- Aerodynamics - Larger mesh allows more water to pass through the net during the throw, reducing wind resistance and drag. This makes it easier to attain greater distance.
- Collapsibility - Nets with larger mesh meshes tend to collapse into a tighter, neater bundle for the initial windup and launch of the throw. This makes the throw more controlled.
- Less effort - Because they encounter less resistance during the throw, large mesh nets require less effort and arm strength to achieve optimum distance.
- Weight - All things equal, larger mesh nets also tend to be slightly lighter in weight, further contributing to their ease of throwing.
However, the trade-off is that larger mesh nets allow smaller fish to escape. So they are better suited for targeting larger prey fish rather than bait or juveniles.
But if ease of throwing and maximum throw distance are the highest priorities, then we strongly recommend opting for a cast net with medium to large 3/4 to 1 1/2 inch mesh meshes. The benefits in terms of aerodynamics, weight, and collapsibility will make a huge difference.
How to Improve Your Throwing Technique
In addition to the size and design of the cast net itself, your own throwing technique can significantly impact on how easy or hard it is. Here are some tips to improve your throwing technique for more distance with less effort:
- Strengthen your arm muscles - The bigger and stronger your biceps, triceps, and shoulder muscles are, the easier you will find it to throw the net far. Do curls, triceps extensions, and shoulder exercises regularly to build up your arm strength.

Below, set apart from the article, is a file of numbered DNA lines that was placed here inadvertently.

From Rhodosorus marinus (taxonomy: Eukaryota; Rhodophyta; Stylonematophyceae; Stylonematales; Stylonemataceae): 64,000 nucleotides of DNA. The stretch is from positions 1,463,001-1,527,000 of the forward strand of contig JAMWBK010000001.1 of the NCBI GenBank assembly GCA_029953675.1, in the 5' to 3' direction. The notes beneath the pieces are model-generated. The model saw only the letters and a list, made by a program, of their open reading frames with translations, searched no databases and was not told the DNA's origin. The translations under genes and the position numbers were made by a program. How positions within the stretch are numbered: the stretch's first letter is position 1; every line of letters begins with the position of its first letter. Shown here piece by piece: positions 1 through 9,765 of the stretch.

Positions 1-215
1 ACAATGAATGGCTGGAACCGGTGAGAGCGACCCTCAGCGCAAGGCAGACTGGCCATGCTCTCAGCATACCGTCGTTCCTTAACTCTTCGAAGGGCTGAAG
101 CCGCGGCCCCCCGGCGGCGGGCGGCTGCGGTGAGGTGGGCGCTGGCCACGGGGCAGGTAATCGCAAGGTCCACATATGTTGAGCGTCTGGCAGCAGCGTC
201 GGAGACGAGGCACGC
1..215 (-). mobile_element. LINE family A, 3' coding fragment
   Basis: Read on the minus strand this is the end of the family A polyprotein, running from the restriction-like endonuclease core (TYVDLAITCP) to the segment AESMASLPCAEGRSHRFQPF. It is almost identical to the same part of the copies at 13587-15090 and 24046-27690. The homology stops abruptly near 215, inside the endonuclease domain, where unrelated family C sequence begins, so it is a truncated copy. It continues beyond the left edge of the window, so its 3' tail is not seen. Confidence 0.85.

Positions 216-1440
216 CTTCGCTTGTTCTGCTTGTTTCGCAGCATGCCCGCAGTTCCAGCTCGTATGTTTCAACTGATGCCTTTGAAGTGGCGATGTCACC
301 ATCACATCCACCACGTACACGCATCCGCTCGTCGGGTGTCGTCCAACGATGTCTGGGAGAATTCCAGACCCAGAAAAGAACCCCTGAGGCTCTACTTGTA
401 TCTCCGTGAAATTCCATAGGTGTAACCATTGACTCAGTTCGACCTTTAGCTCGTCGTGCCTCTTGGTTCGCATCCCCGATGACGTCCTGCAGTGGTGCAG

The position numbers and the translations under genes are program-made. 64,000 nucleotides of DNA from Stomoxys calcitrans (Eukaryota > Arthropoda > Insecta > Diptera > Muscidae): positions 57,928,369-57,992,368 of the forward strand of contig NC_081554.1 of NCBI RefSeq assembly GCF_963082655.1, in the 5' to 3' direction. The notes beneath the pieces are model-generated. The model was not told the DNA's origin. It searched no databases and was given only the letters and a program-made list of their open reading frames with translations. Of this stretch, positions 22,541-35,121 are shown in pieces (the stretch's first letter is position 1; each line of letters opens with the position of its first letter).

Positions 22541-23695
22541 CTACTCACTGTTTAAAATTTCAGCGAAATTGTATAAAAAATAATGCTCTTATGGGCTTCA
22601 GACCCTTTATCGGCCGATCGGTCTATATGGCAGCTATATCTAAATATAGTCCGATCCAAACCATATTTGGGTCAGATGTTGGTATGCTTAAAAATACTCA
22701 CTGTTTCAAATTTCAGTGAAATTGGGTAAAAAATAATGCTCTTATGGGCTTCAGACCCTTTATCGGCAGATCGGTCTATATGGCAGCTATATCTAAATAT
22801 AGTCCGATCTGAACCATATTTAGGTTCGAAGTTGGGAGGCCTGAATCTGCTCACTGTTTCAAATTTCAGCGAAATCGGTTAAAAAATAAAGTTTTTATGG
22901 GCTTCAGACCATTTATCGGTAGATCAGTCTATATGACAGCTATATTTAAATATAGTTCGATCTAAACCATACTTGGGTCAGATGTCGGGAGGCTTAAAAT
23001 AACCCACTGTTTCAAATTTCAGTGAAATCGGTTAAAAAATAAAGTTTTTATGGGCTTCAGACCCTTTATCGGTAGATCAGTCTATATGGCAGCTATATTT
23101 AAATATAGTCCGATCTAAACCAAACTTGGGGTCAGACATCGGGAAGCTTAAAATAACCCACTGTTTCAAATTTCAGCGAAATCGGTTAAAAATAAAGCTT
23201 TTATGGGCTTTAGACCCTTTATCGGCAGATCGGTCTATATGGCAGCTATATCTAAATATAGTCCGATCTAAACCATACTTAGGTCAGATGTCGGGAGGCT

- Practice proper form - The key is to use your whole body, not just your arms. Engage your legs, core, and hips to generate power from the ground up. Practice the throwing motion without a net to nail down proper form.
- Use a full windup - Don't be afraid to windup the net all the way behind your head. A full range of motion allows you to harness the most power and snap your arm forward fully.
- Follow through - Do not stop your throwing arm abruptly. Let it swing all the way through toward your target to maximize velocity and distance.
- Be relaxed - Tensing up will rob you of power and control. Remain loose and fluid through the entire throwing motion.
- Aim high - Adjust your aim point higher than your target to compensate for the net falling as it travels.
Mastering these throwing technique fundamentals, along with using an appropriately sized and designed net, will give you the best chance of making your cast net throws as easy and effortless as possible. With enough practice, proper throwing form will become second nature.
Making the Cast Net Throw More Comfortable
While the size, weight, and design of the cast net itself are important for ease of throwing, there are some simple adjustments you can make to enhance your comfort level and avoid blisters or strap marks on your arm.
Use gloves - A pair of lightweight, breathable mechanics gloves can protect your hands from abrasion from the net's strings and weights during the throwing motion. This reduces discomfort and lets you focus purely on your form.
Adjust the wrist strap - An improperly fitted wrist strap can rub against your wrist bones during the throw. Take the time to find the right length and tightness for a custom fit. Make sure the strap lays flat and does not twist when you throw the net.
Lengthen the wrist strap - If you have longer arms, consider lengthening the wrist strap slightly to reduce pressure on your wrist. This may require adding an extension. A longer strap allows more range of motion before going taut.
Wear long sleeves - On hot days, long sleeves can help protect your arms from net string abrasion and sunburn when throwing multiple times. Even lightweight, breathable fabrics offer some protection.
By taking these simple steps - wearing gloves, adjusting the wrist strap for a proper fit, and using long sleeves - you can make repetitively throwing your cast net a more comfortable experience. This allows you to focus on optimizing your technique instead of dealing with discomfort, pain, or distraction. The more comfortable your net throw, the easier and more natural it will become over time.